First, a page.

T30 Varying the forwards sym. with F = 10;K = 100 . . . . . . . . . . . . . . 1171
T31 Varying the forwards sym. with F = 10;K = 100 (Rel. Di .) . . . . . . . . 1171 P4T T32 Varying the forwards sym. with F = 20 and K = 0:5 w F . . . . . . 118i1 ii=1P4T T33 Varying the forwards sym. with F = 20 and K = 0:5 w F (Rel. Di .) 118i1 ii=1P4T T34 Varying the forwards sym. with F = 20 and K = 1:5 w F . . . . . . 119i1 ii=1P4T T35 Varying the forwards sym. with F = 20 and K = 1:5 w F (Rel. Di .) 119i1 i=1 i
T36 Varying the forwards sym. with F = 200;K = 100 . . . . . . . . . . . . . . 1201
T37 Varying the forwards sym. with F = 200;K = 100 (Rel. Di .) . . . . . . . 1201 P
4T T38 Varying the forwards sym. with F = 200 and K = 0:5 w F . . . . . 121i1 i=1 iP
4T T39 Varying the forwards sym. with F = 200 and K = 0:5 w F (Rel. Di .) 121i1 i=1 iP
4T T40 Varying the forwards sym. with F = 200 and K = 1:5 w F . . . . . 122i1 i=1 i
vP4T T41 Varying the forwards sym. with F = 200 and K = 1:5 w F (Rel. Di .) 122i1 i=1 i
T42 Densities for the standard scenario with F = 10 . . . . . . . . . . . . . . . 1231
43 Varying the volatilities sym. with K = 100 (Table 4) . . . . . . . . . . . . . 125
44 V the V sym. with K = 100 (Rel. Di .) . . . . . . . . . . . . 125
45 Varying the volatilities sym. with = 5%;K = 100 . . . . . . . . . . . . . 1261
46 Varying the volatilities sym. with = 5%;K = 50 . . . . . . . . . . . . . . 1271
47 V the v sym. with = 5%;K = 150 . . . . . . . . . . . . . 1271
48 Varying the volatilities sym. with = 100%;K = 50 (Table 5) . . . . . . . 1281
49 V the v sym. with = 100%;K = 100 (Table 6) . . . . . . 1291
50 Varying the volatilities sym. with = 100%;K = 150 (Table 7) . . . . . . 1301
51 Densities for std. scenario with = 5%; = = = 100% (Figure 45) 1311 2 3 4
52 for std. with = 100%; = = = 10% (Table 6) . 1311 2 3 4
53 Densities for the standard scenario with = 90%; = = 50%; = 10% 1321 2 3 4
vi1
1 Preliminaries
1.1 The Economy and Some Basic De nitions
1.1.1 Introduction
In this section we introduce the underlying economy, modeled by a stock market and a
money-market account. This economy will be used in this doctoral thesis for both option
pricing and portfolio optimization. It is based on variants of the well-known lognormal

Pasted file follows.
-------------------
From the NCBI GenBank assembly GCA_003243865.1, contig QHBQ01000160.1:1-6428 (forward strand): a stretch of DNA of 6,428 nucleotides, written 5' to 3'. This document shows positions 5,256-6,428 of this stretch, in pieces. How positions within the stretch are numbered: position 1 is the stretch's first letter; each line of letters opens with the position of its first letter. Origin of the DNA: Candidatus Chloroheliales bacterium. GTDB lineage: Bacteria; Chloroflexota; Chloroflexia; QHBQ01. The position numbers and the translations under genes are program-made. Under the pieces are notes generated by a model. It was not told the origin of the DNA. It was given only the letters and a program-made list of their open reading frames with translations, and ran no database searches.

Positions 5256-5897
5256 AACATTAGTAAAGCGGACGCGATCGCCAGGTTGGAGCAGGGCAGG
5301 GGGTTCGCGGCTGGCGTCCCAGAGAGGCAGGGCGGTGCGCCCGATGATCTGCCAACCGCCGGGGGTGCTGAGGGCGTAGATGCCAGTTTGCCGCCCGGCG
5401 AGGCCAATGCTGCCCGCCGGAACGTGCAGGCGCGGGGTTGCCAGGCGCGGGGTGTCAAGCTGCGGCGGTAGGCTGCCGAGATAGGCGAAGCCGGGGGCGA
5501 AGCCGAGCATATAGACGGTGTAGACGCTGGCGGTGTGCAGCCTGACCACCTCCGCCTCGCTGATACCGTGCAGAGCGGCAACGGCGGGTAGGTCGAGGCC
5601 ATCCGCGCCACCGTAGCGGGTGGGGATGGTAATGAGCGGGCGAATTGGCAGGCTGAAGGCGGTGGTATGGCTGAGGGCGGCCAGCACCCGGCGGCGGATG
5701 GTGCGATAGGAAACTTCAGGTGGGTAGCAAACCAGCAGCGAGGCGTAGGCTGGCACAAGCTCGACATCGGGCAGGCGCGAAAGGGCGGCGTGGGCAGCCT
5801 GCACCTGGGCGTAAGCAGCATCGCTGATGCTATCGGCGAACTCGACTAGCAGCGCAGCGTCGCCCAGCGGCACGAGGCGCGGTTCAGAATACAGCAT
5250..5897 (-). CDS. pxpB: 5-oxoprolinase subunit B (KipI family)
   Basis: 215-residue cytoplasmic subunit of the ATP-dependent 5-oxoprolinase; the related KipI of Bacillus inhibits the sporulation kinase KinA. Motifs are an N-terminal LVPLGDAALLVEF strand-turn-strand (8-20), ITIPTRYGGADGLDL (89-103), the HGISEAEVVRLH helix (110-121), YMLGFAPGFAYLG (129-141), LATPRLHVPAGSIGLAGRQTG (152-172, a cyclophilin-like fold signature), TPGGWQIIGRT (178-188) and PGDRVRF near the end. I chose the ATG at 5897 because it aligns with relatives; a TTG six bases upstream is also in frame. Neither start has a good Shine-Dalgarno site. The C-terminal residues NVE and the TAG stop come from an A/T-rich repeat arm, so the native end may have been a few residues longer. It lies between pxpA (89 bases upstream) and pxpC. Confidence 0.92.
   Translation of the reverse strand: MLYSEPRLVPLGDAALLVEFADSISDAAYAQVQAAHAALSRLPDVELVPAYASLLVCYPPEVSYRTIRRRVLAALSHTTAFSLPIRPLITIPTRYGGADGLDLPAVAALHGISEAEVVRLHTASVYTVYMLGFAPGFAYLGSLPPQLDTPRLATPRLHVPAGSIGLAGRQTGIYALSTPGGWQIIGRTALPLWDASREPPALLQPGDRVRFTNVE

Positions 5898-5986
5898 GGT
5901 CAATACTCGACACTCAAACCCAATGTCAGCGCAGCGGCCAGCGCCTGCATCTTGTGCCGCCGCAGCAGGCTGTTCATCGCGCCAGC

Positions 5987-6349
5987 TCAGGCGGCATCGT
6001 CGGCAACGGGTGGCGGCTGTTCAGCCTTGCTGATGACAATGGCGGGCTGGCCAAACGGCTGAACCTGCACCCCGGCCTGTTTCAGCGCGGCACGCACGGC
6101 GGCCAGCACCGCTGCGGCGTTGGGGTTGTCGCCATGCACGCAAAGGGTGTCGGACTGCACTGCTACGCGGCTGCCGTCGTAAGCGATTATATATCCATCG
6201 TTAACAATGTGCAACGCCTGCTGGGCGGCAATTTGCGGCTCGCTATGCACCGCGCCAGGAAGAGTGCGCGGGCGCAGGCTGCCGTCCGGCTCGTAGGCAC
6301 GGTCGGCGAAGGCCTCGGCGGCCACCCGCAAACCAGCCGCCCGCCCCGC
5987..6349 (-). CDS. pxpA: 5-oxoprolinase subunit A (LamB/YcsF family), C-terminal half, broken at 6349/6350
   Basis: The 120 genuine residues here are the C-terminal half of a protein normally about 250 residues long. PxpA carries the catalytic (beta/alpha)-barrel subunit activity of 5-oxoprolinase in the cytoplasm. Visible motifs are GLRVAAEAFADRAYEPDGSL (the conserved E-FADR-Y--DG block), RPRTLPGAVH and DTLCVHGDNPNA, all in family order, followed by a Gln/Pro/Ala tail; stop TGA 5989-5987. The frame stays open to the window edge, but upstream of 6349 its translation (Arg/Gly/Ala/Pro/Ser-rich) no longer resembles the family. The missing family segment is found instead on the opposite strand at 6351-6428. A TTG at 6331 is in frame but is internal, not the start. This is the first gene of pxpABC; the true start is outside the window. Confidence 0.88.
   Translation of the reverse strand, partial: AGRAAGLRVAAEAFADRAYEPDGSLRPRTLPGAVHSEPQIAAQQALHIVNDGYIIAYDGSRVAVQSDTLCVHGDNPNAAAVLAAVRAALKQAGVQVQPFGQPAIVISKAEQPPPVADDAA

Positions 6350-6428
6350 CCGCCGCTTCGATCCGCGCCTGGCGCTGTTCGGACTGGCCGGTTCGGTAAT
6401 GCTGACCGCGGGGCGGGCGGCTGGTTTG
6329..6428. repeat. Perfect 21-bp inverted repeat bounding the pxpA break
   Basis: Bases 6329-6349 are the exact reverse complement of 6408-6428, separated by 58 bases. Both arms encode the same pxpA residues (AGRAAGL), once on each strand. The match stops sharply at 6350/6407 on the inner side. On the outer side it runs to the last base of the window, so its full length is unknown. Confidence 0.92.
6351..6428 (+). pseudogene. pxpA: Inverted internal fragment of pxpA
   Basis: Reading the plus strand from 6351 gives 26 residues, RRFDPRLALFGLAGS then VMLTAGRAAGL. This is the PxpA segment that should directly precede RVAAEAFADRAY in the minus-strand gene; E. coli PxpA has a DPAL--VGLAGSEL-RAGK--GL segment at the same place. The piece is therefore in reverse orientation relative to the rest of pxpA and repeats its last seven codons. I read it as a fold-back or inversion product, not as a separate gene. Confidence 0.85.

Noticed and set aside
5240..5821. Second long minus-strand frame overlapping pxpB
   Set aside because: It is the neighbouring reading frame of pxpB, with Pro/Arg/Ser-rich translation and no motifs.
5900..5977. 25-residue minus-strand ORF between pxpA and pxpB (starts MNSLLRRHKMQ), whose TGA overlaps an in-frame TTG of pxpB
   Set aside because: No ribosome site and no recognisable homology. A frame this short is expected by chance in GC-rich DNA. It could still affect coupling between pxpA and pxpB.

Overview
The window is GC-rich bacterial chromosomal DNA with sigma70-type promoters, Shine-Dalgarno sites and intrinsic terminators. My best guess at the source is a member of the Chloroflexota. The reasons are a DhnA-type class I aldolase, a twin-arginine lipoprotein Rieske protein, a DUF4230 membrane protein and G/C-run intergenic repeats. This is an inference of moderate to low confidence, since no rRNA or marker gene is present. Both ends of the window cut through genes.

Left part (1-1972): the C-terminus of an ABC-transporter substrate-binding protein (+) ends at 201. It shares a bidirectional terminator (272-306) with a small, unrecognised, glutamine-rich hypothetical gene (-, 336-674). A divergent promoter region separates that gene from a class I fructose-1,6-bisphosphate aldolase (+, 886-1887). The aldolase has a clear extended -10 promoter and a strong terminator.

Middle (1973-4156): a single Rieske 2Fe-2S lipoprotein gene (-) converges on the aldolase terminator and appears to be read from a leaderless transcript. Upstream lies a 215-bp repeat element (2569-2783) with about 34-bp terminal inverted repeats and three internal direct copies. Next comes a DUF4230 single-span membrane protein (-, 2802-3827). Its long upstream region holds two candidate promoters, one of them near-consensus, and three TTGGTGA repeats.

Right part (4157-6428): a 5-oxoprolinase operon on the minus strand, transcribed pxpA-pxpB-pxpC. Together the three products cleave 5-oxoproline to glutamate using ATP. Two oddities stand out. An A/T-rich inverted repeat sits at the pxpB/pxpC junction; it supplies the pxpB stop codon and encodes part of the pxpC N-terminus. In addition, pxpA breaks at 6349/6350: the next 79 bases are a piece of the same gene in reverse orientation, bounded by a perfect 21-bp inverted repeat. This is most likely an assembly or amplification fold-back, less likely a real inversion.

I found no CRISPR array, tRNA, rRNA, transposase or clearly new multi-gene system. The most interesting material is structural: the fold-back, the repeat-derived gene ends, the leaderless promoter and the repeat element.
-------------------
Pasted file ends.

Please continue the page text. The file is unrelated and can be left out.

model.
1.1.2 The Model
We consider a security market consisting of an interest-bearing cash account and n risky
assets. The uncertainty is modeled by a probability space ( ;F;fF g ;P) . The timet t2[0;T]
period is the nite interval [0;T]. The o w of information is given by the natural ltration
fFg , i.e. the P-augmention of an (independent) n-dimensional Brownian ltration.t t2[0;T]
Without loss of generality we set F = F, so that all observable events are known. AllT
traders are assumed to be price takers, and there are no transaction costs. The cash account
is modeled by the di eren tial equation
dB(t) = B(t)r(t)dt; (1.1)
where r(t) is a bounded, positive and progressively measurable process. The price process
of the i-th (i = 1;::: ;n) risky asset is given by
2 3
nX
4 5dS (t) = S (t) (b (t) d (t))dt + (t)dW (t) (1.2)i i i i ij j
j=1
with
0 0b(t) = (b (t);::: ;b (t)) ; d(t) = (d (t);::: ;d (t)) ; (1.3)1 n 1 n
denoting the drift vector and dividend-yield vector, and
0 1
(t) (t)11 1n
B C. .. .(t) = (1.4)@ A..
(t) (t)n1 nn
the volatility matrix. Let W(t) be an n-dimensional Brownian motion, where the individual
Brownian motions are independent. The coe cien ts b (t),d (t) and (t) are assumed toi i ij
be bounded, progressively F -measurable processes. The dividend yields are tot
0be nonnegative, that means d (t) 0 for all t 2 [0;T] and i = 1;::: ;n. In addition i
has to be a strictly positive de nite n n-matrix, i.e. it exists some constant K > 0 with
0 0 0 nx (t) (t)x Kx x for all x2 IR and for all t2 [0;T] P a.s..
In the following we will present the corresponding de nitions of trading strategies and
wealth processes, which are used in portfolio optimization and option pricing.2 1 PRELIMINARIES
De nition 1.1
n+1i) A trading strategy ’ is a IR -valued, fF g -progressively measurable pro-s s2[0;T]
cess
0’(t) := (’ (t);’ (t);::: ;’ (t))0 1 n
with
Z T
j’ (s)B(s)jds <1 P a.s.;0
0
Zn TX
2(’ (s)S (s)) ds <1 P a.s.; for i = 1;::: ;n:i i
0j=1
PnThe value x := ’ (0)B(0) + ’ (0)S (0) is called initial wealth.0 0 i ii=1
ii) Let ’ be a trading strategy with initial wealth x > 0. The process0
nX
X(t) := ’ (t)B(t) + ’ (t)S (t)0 i i
i=1
is called wealth process corresponding to ’ with initial wealth x .0
iii) A nonnegative, fF g -progressively measurable, real-valued process c(s), s 2s s2[0;T]
[0;T] with
Z T
c(s)ds <1 P a.s.
0
is called consumption process.
Remark: The restrictions in De nition i) and iii) ensure, that the It^ o-integral of the
2corresponding wealth process in 1.2 below is well de ned, i.e. in H [0;T] (see
Korn&Korn (2001) for a detailed de nition).
De nition 1.2
A pair (’;c) consisting of a trading strategy ’ and a consumption process c is called self-
nancing , if the associated wealth process X(t) satis es P a.s.:
Z Znt tX
X(t) = x + ’ (s)dB(s) + ’ (s)dS (s)0 0 i i
0 0i=1
Z Zn t tX
+ ’ (s)d (s)S (s)ds c(s)dsi i i
0 0
i=1